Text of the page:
With more and more reports of fatbergs occurring across the UK and the world, this is one challenge that doesn’t seem to be going away. It also raises the question, which fatbergs are the largest? In no particular order, we take a look at some of the biggest, most stubborn fatbergs found across the globe.
6 August 2013
A fatberg roughly the size of a bus that weighed 15 tonnes (17 short tons), consisting of food fat and wet wipes, was discovered in drains under London Road in Kingston upon Thames, London.
1 September 2014
In 2014, a solid mass of waste fat, wet wipes, food, tennis balls and wood planks, the size of a Boeing 747 aeroplane was discovered and cleared by sanitation workers in a drain beneath an 80-metre (260 ft) section of road in Shepherd's Bush, London.
3 September 2014
In September 2014, the sewerage system beneath the metropolis of Melbourne, Australia was clogged by a large mass of fat, grease and waste.
As part of a campaign against drain blocking, Welsh Water released a video showing a fatberg in drains in Cardiff. Hidden inside it was all the detritus that helped to block the sewers, which included a mini motorbike, a football goal net, a pair of trousers, and a chair leg.
A 40-metre-long (130 ft) fatberg was removed from sewers under Chelsea. It took over two months to remove, and the damage it caused cost an estimated £400,000 to repair.
A 120-metre-long (390 ft) fatberg was discovered in Welshpool in a Powys sewer in mid-Wales. The fat blockage was 120m long, the length of a football pitch.
A blockage caused by a fatberg near Newcastle, New South Wales, Australia, damaged the Eleebana sewage pumping station. The huge fatberg weighed one tonne and took four hours to remove by crane.
In September 2017, a 250-metre-long (820 ft) fatberg weighing over 130 tonnes (140 short tons) was found under Whitechapel, London. Teams worked seven days a week at a cost of £1 million per month and it still took two months to destroy it.
Two pieces of the fatberg were cut off on 4 October 2017 and, after several weeks of drying, were displayed at the Museum of London from 9 February 2018 through June 2018, as part of the museum's City Now City Future season. The fatberg became one of the museum's most popular exhibits.
In the US during the same year, a fatberg of congealed fat, wet wipes, and waste was discovered under the streets of Baltimore, Maryland that caused the spillage of 1.2 million US gallons (4.5 million litres; 1.0 million imperial gallons) of sewage into Jones Falls.
A fatberg discovered under South Bank in London is suspected to be larger than the one found under Whitechapel, east London, which weighed the same as eleven double-decker buses and stretched the length of two football pitches.
Sewer workers discovered a fatberg in Sidmouth, Devon that was 64 metres (210 ft) long. Workers took eight weeks to remove it. It was the largest fatberg discovered in the UK outside a major city and the largest in the history of South West Water.
The largest fatberg in the UK was discovered in a sewer at Birchall Street in Liverpool. It weighed 400 tonnes (440 short tons) and was 250 metres (820 ft) long. It was still being removed four months later in June as it proved especially difficult to break down using conventional tools and equipment.
The first occurrence of a large fatberg in the north of England was reported by United Utilities under HM Prison Manchester. The 52-metre-long (170 ft) fatberg ran from HMP Manchester, formerly known as Strangeways, to Hornby Street and was estimated to weigh around “the same as three elephants", taking several weeks to fully remove.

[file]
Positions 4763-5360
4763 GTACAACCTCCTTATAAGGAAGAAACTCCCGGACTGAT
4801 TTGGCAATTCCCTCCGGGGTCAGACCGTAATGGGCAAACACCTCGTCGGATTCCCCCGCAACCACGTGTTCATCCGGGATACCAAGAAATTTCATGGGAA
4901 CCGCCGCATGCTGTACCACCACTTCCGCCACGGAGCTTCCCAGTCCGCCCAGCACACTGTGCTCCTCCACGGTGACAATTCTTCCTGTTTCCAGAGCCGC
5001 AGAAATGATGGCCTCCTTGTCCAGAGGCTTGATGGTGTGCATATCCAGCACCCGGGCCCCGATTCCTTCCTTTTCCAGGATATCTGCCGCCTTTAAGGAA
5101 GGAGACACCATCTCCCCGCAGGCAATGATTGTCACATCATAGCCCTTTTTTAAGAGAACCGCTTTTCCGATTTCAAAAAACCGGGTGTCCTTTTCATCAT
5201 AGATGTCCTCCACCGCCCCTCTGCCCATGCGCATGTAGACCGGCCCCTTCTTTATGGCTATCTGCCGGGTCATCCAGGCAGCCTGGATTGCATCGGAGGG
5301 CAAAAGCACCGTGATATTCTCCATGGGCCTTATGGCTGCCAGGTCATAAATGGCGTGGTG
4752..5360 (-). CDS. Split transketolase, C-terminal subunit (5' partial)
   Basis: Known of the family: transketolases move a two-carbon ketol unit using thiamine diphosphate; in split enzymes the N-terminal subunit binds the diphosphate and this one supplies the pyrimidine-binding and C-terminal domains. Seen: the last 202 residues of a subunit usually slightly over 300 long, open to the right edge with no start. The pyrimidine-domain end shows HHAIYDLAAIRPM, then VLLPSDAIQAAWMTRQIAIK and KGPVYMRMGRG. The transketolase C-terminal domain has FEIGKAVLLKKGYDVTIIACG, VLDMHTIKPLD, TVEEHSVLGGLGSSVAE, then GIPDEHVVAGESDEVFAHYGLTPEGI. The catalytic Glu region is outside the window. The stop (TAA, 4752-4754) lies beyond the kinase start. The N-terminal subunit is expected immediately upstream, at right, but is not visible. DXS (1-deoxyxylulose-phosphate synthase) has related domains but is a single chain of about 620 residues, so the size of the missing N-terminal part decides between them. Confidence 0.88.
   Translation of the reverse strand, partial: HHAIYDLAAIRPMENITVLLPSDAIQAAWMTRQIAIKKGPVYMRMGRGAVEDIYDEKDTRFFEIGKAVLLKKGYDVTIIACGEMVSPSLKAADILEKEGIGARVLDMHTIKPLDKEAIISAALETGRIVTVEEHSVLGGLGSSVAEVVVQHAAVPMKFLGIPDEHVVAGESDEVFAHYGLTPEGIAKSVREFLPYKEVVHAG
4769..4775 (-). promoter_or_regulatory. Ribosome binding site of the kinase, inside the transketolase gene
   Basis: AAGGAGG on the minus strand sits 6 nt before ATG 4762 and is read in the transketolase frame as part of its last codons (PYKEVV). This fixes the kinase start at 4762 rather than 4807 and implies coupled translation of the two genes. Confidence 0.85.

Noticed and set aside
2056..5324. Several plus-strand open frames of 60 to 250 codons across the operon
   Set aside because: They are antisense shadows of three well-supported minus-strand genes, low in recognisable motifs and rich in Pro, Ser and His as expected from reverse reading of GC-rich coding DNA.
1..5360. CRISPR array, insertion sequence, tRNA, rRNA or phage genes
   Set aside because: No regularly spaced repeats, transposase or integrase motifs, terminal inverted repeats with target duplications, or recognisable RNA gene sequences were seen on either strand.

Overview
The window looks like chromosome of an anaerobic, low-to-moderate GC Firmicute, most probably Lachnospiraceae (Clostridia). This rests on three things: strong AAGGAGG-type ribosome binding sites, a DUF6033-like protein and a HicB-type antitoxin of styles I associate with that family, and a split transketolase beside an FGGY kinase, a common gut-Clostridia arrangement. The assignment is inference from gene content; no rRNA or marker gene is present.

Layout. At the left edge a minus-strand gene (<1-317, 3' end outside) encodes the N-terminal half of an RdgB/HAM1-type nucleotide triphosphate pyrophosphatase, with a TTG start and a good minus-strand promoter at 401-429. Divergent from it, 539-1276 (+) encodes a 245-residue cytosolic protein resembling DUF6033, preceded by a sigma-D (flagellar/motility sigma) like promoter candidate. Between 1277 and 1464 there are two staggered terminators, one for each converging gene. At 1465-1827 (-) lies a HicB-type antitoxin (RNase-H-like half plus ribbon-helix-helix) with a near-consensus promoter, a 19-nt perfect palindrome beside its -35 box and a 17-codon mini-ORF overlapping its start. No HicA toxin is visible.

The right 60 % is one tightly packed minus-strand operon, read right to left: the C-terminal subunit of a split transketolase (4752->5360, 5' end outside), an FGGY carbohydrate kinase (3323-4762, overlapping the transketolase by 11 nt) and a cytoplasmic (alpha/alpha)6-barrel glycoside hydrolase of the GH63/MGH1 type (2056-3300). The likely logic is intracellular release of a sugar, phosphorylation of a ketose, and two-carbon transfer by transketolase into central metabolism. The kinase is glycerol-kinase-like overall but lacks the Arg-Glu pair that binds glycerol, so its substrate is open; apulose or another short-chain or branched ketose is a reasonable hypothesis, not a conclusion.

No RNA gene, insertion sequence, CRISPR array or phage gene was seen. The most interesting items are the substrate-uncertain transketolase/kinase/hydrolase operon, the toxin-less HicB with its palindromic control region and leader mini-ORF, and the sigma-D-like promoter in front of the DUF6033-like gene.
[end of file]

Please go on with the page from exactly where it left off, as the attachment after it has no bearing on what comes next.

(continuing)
A 42-tonne fatberg the size of a petrol tanker was discovered in Melbourne, Australia. Its unusually large size in relation to other Australian blockages meant it exceeded the 2014 and 2016 Australian fatbergs. It was blamed initially on the shortage of toilet paper caused by the COVID-19 outbreak.
26 June 2020
Two years after a large mass of fat was jet cleaned from Gisborne's sewer network in New Zealand, a half-tonne fatberg built-up again in the same place. The second fatberg caused an overflow of the wastewater system, which the Gisborne District Council attributed to COVID-19 claiming that they "had significant problems with pump stations blocking because more people were at home and their behaviour had changed.”
A 10-tonne (more than an African elephant) fatberg made up of grease, fat, and wet wipes were removed from sewers under Cadogan Place in Belgravia, London. Thames Water engineers dug through 300m (984 ft) of silt and grease to reach the 30m (98 ft)-long fatberg before blasting it with water jets.
A "huge and disgusting" fatberg described as having the same weight as a bungalow was removed from under Yabsley Street in Canary Wharf, London, England. It took Thames Water engineers two weeks and "brute force" to unclog the foul-smelling mass of fat, grease and "unflushable" items from a sewage path in Canary Wharf.
A giant fatberg, weighing about 300 tonnes, was found to be clogging a sewer in the Hodge Hill area of Birmingham, England. Severn Trent commented that it was estimated to be one of the biggest blockages they had ever dealt with. The mass measured over a metre high, and over 1,000 metres in length.
Fatbergs can affect pumping stations as often as they affect sewer systems. This is because pump stations are sometimes used for pumping sewerage to the nearest sewer system. We recommend calling in the experts for regular pump station cleaning to avoid fatbergs becoming an issue. Plus, find out more about our drainage service in London, by reading our Drainage in London page.